538 F2d 1327 Clark v. Wyrick
538 F.2d 1327
Ralph Barker CLARK, Appellant,
Donald WYRICK, Warden, Missouri State Penitentiary, Appellee.
United States Court of Appeals,
Submitted May 13, 1976.
Decided July 20, 1976.
Rehearing and Rehearing En Banc Denied Aug. 9, 1976.
Michael W. Forster, St. Louis, Mo., for appellant.
Neil MacFarlane, Asst. Atty. Gen., Jefferson City, Mo., for appellee; John C. Danforth, Atty. Gen., Jefferson City, on brief.
Before HEANEY and HENLEY, Circuit Judges, and SCHATZ, District judge.*
HEANEY, Circuit Judge.
Ralph Barker Clark filed a petition seeking a writ of habeas corpus with the United States District Court for the Eastern District of Missouri on August 2, 1974. The petition was denied on October 21, 1974. No appeal was taken from that denial. On December 16, 1975, Clark filed a motion to set aside the judgment denying his petition for habeas corpus pursuant to Rule 60(b) of the Federal Rules of Civil Procedure. This motion was denied on January 6, 1976. Clark appeals from that denial. We dismiss the appeal for lack of jurisdiction.
The underlying facts can be briefly stated. The petitioner pled guilty to second degree burglary before Judge Robert Campbell in the Circuit Court of St. Louis County, Missouri, on June 9, 1971. Imposition of sentence was suspended and the petitioner was placed on probation for a period of three years. On March 27, 1973, the petitioner was arrested for possession of narcotics. This charge was dismissed. On May 18, 1973, the petitioner was arrested on a charge of first degree burglary. That same day, a Probation and Parole Violation Arrest Warrant was issued. On May 31, 1973, Judge Campbell, on his own motion, ordered a probation revocation hearing. On June 8, 1973, the burglary charge was dismissed following a preliminary hearing. On June 14, 1973, a formal probation revocation hearing was held. Probation was revoked, and the petitioner was sentenced to serve ten years in the Missouri State Penitentiary.
The petitioner contends that the revocation of his probation was in violation of his right to due process in that: (1) a preliminary hearing was not held; (2) he was not given notice of the claimed violations of probation prior to the hearing; (3) the trial court failed to make written findings of the grounds for revocation of probation; and (4) the appellant was denied the right to confront and cross-examine his accusers.
We cannot reach these contentions. It is obvious from the record that Clark failed to make a timely appeal from the District Court's denial of his petition for habeas corpus. We have consistently held that absent extraordinary circumstances,1 an appeal from a denial of a motion to vacate a judgment cannot serve as a substitute for a direct appeal from that judgment.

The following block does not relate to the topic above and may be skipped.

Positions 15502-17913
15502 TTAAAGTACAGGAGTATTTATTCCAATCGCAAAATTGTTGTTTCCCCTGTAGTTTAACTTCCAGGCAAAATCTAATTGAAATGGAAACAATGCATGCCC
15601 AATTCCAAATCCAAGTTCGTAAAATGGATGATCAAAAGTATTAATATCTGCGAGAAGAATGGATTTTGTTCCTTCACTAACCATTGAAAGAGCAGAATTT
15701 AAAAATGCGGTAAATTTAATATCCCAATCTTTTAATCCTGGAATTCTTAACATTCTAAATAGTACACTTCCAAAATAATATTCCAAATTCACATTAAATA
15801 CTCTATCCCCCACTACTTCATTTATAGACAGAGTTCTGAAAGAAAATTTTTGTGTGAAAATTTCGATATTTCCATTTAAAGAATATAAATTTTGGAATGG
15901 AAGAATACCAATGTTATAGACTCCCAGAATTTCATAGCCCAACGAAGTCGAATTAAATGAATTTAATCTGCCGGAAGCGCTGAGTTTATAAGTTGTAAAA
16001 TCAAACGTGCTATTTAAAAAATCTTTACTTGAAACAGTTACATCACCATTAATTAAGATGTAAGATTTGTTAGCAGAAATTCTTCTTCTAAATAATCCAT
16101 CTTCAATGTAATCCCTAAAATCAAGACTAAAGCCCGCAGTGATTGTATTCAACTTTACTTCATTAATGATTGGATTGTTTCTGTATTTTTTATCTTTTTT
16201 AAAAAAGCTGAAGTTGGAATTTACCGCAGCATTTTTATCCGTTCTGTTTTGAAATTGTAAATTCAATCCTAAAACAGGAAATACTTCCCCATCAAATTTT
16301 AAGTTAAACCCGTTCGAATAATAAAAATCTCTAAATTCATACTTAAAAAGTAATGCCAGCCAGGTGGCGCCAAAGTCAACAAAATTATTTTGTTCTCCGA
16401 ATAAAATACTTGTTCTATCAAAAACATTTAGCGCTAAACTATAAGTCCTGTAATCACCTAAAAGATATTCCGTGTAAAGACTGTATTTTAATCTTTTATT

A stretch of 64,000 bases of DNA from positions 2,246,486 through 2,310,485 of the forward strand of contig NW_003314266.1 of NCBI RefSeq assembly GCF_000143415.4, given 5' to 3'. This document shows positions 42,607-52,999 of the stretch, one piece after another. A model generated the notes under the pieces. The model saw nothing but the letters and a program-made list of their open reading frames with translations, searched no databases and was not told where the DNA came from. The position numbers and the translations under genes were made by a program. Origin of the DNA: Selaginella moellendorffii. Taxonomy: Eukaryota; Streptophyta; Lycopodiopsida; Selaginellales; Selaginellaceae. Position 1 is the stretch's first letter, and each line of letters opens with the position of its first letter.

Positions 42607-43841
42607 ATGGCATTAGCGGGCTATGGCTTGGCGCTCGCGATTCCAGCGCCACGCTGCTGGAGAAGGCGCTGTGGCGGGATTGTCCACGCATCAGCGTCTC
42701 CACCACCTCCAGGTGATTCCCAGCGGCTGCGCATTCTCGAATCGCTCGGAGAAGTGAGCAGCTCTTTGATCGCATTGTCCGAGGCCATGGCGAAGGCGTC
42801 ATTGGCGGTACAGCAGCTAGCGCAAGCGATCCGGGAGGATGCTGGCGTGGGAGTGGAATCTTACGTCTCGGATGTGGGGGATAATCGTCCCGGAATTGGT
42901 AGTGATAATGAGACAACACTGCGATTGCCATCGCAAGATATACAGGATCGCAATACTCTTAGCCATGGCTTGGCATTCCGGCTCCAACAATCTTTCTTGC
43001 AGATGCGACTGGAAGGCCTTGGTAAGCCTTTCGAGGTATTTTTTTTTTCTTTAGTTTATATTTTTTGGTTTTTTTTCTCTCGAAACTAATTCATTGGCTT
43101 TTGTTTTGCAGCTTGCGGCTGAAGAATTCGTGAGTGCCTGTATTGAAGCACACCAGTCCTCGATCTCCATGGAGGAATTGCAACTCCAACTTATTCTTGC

It is an established rule that "(m)otions to vacate orders, motions for rehearings or for new trials, and like motions are addressed to the discretion of the trial court and are intended to call its attention to errors allegedly committed by it and to afford an opportunity for their correction. Orders granting or denying such motions are not appealable." Jones v. Thompson, 128 F.2d 888, 889 (8 Cir. 1942) and cases cited. "An appeal from the denial of a motion to vacate an order is not the equivalent of an appeal from the order itself." Id., p. 889. See also, Brown v. Thompson, 150 F.2d 171 (8 Cir. 1945); United States v. Muschany, 156 F.2d 196 (8 Cir. 1946); Payne v. Koehler, 225 F.2d 103 (8 Cir. 1955), cert. denied, 350 U.S. 904, 76 S.Ct. 183, 100 L.Ed. 794.
Metal Fabricators, Inc. v. Granite City Steel Company, 357 F.2d 175 (8th Cir. 1966).
While our Circuit appears to stand alone in this position,2 absent compelling circumstances and a clear abuse of discretion, we hold that the grounds asserted do not present a proper claim under Rule 60(b) and we will accordingly decline to entertain this appeal.
In refusing to hear this appeal, we do not intimate approval of any state procedures employed in revoking either parole or probation which do not comply with required standards of due process. In Gagnon v. Scarpelli, 411 U.S. 778, 93 S.Ct. 1756, 36 L.Ed.2d 656 (1973) and Morrissey v. Brewer, 408 U.S. 471, 92 S.Ct. 2593, 33 L.Ed.2d 484 (1972), the Court held that in the typical parole or probation revocation process, the accused was entitled to a prompt preliminary hearing before an independent decision maker following arrest to determine whether there is probable cause to believe a violation of probation or parole has occurred. At that hearing, he is entitled to: (1) notice of alleged violations; (2) opportunity to appear and present evidence; (3) a conditional right to confront adverse witnesses; and (4) a written report of the hearing. The accused is also entitled to a final hearing before probation is formally revoked. He is entitled to: (1) written notice of claimed violations; (2) disclosure of evidence against him; (3) opportunity to be heard in person and to present evidence; (4) a conditional right to confront and cross-examine adverse witnesses; (5) a neutral and detached hearing body; and (6) a written statement by the fact finder as to the evidence relied on and the reasons for revocation.
While we express no opinion as to the merits of Clark's contentions, we do note that if his allegations are true, the procedures employed here would present a close question.
The appeal is dismissed for the reasons stated.
ALBERT G. SCHATZ, District Judge, District of Nebraska, sitting by designation
See Payne v. Koehler, 225 F.2d 103, 105-106 (8th Cir.), cert. denied, 350 U.S. 904, 76 S.Ct. 183, 100 L.Ed. 794 (1955)
11 Wright and Miller, Federal Practice and Procedure, § 2871 at 258 (1973). In Welden v. Grace Lines, Inc., 404 F.2d 76 (2nd Cir. 1968), the Court held that the order of a District Court denying plaintiff's motion to vacate dismissal of action was appealable under Rule 60(b), Federal Rules of Civil Procedure